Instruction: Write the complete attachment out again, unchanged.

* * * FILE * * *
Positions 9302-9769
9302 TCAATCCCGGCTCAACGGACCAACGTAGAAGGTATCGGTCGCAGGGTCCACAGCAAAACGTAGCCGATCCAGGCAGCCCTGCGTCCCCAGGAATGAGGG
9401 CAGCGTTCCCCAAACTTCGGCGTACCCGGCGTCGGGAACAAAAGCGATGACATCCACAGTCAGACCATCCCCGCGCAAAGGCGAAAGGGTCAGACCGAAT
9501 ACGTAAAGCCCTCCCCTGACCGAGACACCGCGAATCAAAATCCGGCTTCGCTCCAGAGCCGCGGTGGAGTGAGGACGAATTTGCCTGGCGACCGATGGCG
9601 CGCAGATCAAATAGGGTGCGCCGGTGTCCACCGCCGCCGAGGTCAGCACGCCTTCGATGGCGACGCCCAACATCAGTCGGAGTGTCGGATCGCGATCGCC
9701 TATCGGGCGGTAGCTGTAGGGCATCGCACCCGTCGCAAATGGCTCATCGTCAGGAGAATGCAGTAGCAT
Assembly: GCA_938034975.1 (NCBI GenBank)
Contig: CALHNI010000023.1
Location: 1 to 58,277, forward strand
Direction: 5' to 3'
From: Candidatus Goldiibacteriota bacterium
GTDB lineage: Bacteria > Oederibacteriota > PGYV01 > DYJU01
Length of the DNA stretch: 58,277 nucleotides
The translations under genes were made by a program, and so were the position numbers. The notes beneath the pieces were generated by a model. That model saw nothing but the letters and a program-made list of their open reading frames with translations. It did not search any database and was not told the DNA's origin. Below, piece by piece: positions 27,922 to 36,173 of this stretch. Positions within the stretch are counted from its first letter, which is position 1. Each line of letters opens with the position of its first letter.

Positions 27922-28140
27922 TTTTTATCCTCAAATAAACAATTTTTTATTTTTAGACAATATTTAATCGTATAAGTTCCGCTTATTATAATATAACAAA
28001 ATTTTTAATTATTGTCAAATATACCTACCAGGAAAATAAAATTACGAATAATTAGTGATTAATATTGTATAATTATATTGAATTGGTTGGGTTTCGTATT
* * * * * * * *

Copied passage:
Positions 9302-9769
9302 TCAATCCCGGCTCAACGGACCAACGTAGAAGGTATCGGTCGCAGGGTCCACAGCAAAACGTAGCCGATCCAGGCAGCCCTGCGTCCCCAGGAATGAGGG
9401 CAGCGTTCCCCAAACTTCGGCGTACCCGGCGTCGGGAACAAAAGCGATGACATCCACAGTCAGACCATCCCCGCGCAAAGGCGAAAGGGTCAGACCGAAT
9501 ACGTAAAGCCCTCCCCTGACCGAGACACCGCGAATCAAAATCCGGCTTCGCTCCAGAGCCGCGGTGGAGTGAGGACGAATTTGCCTGGCGACCGATGGCG
9601 CGCAGATCAAATAGGGTGCGCCGGTGTCCACCGCCGCCGAGGTCAGCACGCCTTCGATGGCGACGCCCAACATCAGTCGGAGTGTCGGATCGCGATCGCC
9701 TATCGGGCGGTAGCTGTAGGGCATCGCACCCGTCGCAAATGGCTCATCGTCAGGAGAATGCAGTAGCAT
Assembly: GCA_938034975.1 (NCBI GenBank)
Contig: CALHNI010000023.1
Location: 1 to 58,277, forward strand
Direction: 5' to 3'
From: Candidatus Goldiibacteriota bacterium
GTDB lineage: Bacteria > Oederibacteriota > PGYV01 > DYJU01
Length of the DNA stretch: 58,277 nucleotides
The translations under genes were made by a program, and so were the position numbers. The notes beneath the pieces were generated by a model. That model saw nothing but the letters and a program-made list of their open reading frames with translations. It did not search any database and was not told the DNA's origin. Below, piece by piece: positions 27,922 to 36,173 of this stretch. Positions within the stretch are counted from its first letter, which is position 1. Each line of letters opens with the position of its first letter.

Positions 27922-28140
27922 TTTTTATCCTCAAATAAACAATTTTTTATTTTTAGACAATATTTAATCGTATAAGTTCCGCTTATTATAATATAACAAA
28001 ATTTTTAATTATTGTCAAATATACCTACCAGGAAAATAAAATTACGAATAATTAGTGATTAATATTGTATAATTATATTGAATTGGTTGGGTTTCGTATT